If you read outdoor blogs or search for things like #adventure on Instagram you tend to see a whole lot of one thing: smiling, happy people out doing some seriously rad stuff.
And a lot of the time, that is how it happens. You hike a tough trail or cruise through a rock garden or shred some fresh powder and you feel awesome about yourself and your life and your supposed athletic prowess. You post pictures of your friends bombing down a rocky descent or celebrating epic adventures with well-earned beers. There’s always a lot of smiles in those pictures, and there should be, because being in beautiful places and pushing your body to do really hard things is one of the best feelings in the world.
Except when it’s not.
The two pictures in the slider above were taken about 30 minutes apart on our third day out at Kalalau. What you see is luscious jungle scenery, a cascading river, and a really big tree. What I see are the bookends on either side of one epic meltdown. You see the pictures. I see the space between them when I sat on the ground and cried my eyes out.
We had set off on a short hike up the valley in search of something called the Ginger Pools, which I don’t think we ever actually found. As I followed my husband up the steep and slippery trail, deeper into the steamy jungle, I could feel my good mood starting to fade. I was tired. I was hot. My shoulders were still a bit sore from the hike in and my Chacos were gouging deep and painful gashes into the tops of my feet. I felt like I was moving in a vat of molasses and despite my best efforts I could not keep up with the pace my he was setting up ahead.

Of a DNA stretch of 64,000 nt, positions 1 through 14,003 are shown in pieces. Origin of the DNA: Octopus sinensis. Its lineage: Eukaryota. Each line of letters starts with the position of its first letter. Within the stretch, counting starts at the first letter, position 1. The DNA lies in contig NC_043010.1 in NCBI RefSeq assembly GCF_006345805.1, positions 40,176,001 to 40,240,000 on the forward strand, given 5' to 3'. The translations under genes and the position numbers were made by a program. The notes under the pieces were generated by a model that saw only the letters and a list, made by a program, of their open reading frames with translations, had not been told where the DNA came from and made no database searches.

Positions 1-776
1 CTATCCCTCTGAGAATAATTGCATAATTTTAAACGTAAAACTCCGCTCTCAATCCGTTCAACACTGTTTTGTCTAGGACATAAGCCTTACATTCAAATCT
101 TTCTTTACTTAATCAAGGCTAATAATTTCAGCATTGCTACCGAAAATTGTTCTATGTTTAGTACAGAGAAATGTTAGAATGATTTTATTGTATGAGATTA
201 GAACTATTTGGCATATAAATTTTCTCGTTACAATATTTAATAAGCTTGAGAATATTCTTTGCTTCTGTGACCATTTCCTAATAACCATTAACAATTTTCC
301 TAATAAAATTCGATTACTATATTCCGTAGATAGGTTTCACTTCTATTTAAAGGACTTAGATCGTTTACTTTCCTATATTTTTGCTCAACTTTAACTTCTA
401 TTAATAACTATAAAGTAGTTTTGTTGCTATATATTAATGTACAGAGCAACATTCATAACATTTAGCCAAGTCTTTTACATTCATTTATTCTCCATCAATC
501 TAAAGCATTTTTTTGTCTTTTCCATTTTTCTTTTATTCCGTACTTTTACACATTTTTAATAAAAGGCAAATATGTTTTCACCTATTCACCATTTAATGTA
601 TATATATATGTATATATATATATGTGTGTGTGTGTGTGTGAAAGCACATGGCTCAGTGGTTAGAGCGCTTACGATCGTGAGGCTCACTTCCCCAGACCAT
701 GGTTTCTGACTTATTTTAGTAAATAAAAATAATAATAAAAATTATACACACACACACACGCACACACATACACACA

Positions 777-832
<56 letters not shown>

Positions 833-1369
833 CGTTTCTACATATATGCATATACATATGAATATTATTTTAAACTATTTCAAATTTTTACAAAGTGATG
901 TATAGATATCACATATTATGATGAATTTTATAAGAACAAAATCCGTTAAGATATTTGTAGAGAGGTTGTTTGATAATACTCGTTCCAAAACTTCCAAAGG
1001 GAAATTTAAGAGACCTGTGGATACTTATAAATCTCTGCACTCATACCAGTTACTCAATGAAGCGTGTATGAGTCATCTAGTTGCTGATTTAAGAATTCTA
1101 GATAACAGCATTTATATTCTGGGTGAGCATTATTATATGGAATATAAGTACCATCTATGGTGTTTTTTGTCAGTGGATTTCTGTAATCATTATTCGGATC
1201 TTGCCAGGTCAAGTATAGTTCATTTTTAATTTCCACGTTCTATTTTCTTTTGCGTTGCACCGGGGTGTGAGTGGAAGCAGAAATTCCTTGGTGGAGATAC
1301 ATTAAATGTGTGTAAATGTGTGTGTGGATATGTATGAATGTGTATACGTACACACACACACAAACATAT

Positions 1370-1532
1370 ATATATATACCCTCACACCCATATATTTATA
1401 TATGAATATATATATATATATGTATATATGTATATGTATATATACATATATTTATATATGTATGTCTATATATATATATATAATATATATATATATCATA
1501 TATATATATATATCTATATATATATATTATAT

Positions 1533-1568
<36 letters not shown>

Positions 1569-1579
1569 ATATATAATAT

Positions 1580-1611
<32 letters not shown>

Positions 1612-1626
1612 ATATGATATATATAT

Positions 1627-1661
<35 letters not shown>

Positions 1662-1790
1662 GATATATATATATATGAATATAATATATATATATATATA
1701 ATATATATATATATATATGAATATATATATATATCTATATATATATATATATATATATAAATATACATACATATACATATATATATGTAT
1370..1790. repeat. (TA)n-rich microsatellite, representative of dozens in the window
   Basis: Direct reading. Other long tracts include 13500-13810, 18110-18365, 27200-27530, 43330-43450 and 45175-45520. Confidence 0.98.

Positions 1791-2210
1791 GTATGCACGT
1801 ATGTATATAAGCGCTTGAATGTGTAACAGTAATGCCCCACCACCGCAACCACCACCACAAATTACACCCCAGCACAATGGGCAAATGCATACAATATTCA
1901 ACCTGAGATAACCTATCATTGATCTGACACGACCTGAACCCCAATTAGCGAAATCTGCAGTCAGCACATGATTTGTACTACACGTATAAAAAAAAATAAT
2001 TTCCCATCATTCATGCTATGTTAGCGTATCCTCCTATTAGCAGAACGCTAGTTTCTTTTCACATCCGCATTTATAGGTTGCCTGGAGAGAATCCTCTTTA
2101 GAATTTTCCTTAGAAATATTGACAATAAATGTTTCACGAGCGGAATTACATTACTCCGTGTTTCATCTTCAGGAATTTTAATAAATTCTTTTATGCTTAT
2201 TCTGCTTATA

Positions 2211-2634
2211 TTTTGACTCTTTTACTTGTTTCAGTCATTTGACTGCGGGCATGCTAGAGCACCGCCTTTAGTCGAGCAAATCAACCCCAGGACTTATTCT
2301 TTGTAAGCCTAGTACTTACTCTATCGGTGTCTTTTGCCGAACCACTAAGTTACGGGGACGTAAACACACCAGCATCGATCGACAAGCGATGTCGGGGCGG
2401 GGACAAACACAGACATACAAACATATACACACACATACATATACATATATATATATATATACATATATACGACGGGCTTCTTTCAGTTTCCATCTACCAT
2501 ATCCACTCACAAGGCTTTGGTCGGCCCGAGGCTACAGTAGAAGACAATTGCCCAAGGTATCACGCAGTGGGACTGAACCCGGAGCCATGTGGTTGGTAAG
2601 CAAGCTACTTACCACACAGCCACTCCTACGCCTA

We came to a small river crossing, the kind that we had crossed dozens of times on our 11-mile trek into the Valley a few days before. Two days prior this would have been a fun challenge and a chance to cool aching feet. But on this day it was the thing that finally pushed me over the edge.
I tried several times to come up with a way to get my camera and I safely across the little stream and each time I turned back for the shore because I wasn’t convinced I was going to make it. After my fourth attempt, I lost it. I threw my backpack on the ground, put my camera down, sat on my ass, and cried my eyes out. My husband says it was akin to hiking with a toddler and he is probably right. He knows me well enough to know that the only proper thing to do in that situation is leave me the hell alone. So that is what he did.
Fifteen minutes, a handful of trail mix, and some beef jerky later, I was back to my old self and laughing about what had just happened to me. I have a tendency to get hangry when my blood sugar is low but this was a meltdown for the record books in one of the most beautiful places imaginable. We spent the next half hour hanging out by the waterfalls and snapping pictures. When we emerged from the jungle an hour or so later with a hot dinner and another Kalalau sunset waiting for us, all was right with the world again.
I sheepishly mentioned my meltdown to one of my friends back at the campground and she said that she too had cried that day. It was a good reminder that sometimes even the very best of adventures and most beautiful of places can push us to the edge, both physically and emotionally. It doesn’t matter that the meltdowns happen. It matters that we learn from them and move past them. And that we laugh our asses off about them later.